Student trustee Jacob Wong said it started with a question of whether district colleges can offer majors by SACS-COC, and he said the Alamo Colleges backed down from the question because Alamo Colleges couldn’t prove whether colleges could still offer majors.
Fabianke reminded the board that the administration at Northwest Vista College wrote to SACS-COC that the college wouldn’t have majors, and the Texas Higher Education Coordinating Board approved awarding degrees without majors.
District 8 trustee Clint Kingsbery asked if a student graduating without a major on a degree would be as likely to be hired as a student with a major.
Fabianke said she knew employers were impressed with students who received a degree, but she said she was not sure if it lessened a graduate’s chances without a major.
She said for every major, there is a set of courses for those students, and the students will be measured by the similar learning outcomes designated for each major.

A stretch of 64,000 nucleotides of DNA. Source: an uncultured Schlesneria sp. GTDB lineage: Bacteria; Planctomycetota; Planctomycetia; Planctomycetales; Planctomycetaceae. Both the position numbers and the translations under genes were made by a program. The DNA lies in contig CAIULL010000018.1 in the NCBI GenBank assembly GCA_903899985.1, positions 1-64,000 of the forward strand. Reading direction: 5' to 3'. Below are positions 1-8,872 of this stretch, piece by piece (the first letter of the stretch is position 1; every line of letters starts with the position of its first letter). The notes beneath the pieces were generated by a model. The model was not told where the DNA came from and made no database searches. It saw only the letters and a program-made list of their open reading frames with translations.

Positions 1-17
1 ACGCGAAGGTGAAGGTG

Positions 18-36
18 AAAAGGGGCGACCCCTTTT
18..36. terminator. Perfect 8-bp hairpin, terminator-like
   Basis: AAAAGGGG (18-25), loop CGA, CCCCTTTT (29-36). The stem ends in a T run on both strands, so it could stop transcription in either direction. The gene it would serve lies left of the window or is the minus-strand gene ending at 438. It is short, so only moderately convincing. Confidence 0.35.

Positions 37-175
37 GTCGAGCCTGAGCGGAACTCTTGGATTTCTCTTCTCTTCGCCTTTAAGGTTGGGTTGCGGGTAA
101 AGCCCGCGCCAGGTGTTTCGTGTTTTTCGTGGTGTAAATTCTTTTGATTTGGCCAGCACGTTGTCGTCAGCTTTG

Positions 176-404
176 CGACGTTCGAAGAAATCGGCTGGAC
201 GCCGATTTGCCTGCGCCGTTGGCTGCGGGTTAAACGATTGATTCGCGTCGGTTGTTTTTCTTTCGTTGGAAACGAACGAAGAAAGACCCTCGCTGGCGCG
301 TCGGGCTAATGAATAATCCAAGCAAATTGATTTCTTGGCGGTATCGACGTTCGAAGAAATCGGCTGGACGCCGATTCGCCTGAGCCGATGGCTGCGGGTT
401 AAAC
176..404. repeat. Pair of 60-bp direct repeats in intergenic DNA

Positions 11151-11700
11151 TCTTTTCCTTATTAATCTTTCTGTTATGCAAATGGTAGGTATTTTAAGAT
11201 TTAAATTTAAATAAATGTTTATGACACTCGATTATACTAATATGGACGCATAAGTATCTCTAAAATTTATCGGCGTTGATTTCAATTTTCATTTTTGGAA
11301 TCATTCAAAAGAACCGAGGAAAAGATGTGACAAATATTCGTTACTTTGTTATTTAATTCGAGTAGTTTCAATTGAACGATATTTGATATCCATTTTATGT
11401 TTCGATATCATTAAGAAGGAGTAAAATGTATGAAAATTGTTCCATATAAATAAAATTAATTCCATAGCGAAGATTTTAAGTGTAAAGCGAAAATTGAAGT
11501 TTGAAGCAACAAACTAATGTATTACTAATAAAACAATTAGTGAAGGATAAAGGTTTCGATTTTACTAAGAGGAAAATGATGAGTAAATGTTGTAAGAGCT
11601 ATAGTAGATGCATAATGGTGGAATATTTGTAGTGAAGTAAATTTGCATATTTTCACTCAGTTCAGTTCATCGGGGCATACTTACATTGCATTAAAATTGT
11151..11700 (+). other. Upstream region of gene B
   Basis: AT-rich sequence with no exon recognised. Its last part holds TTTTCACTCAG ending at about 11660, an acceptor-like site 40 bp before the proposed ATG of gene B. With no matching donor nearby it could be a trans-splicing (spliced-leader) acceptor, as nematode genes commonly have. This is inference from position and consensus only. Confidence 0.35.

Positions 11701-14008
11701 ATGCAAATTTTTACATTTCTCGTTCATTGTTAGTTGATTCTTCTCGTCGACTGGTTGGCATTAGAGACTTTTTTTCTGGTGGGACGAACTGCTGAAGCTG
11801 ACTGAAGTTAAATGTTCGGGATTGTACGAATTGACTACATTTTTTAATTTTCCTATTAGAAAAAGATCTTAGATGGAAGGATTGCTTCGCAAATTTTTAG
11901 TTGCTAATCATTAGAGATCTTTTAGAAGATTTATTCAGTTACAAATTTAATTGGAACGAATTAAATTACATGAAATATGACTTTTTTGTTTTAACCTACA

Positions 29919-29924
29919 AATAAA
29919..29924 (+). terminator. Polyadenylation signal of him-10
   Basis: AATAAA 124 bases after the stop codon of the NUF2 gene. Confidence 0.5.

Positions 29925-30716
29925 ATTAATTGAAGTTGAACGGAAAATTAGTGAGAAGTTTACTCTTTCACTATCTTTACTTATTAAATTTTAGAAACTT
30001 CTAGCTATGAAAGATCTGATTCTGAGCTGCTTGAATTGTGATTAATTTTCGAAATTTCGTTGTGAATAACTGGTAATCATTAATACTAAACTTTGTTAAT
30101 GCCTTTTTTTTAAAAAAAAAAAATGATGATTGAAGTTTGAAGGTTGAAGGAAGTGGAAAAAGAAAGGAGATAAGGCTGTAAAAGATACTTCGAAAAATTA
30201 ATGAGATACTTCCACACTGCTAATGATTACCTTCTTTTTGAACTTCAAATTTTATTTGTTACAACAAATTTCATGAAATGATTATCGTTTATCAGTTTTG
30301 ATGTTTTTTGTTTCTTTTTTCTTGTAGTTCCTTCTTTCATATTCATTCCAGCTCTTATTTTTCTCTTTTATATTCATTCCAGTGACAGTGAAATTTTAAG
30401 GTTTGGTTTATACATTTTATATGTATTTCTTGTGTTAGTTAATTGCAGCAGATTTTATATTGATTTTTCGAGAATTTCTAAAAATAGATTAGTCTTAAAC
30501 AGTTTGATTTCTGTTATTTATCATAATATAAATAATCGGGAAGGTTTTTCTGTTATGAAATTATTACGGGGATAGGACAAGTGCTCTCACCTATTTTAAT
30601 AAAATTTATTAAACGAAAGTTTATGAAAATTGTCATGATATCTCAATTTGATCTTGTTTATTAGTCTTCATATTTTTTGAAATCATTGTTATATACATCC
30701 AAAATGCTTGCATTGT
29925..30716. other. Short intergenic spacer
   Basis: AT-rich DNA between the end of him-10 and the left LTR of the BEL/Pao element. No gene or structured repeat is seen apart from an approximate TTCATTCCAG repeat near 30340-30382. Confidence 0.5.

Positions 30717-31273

She said exceptions can be made, but the district wants to avoid having students take excessive credit hours.
This is why a counselor will customize the 18 hours, which used to compose a major course of study, in addition to the 42-hours core curriculum for associate of arts and associate of science degrees.
Kinsgbery asked what would keep a student with 42 credit hours at the Alamo Colleges instead of the student leaving?
“How do we get the value added back with this change?”
She said most students do transfer, some without the completed core. She said advisers would show students the benefit of staying, such as saving money.
District 5 trustee Roberto Zarate said he was not aggrieved by the conversation.
“I see no evil intent in this (change),” he said, adding that other universities are praising the Alamo Colleges for the direction it’s going.
“If you want this to be an issue, you can make it every month with citizens-to-be heard,” he said, referring to the public’s ability to speak on the topic during that portion of public board meetings.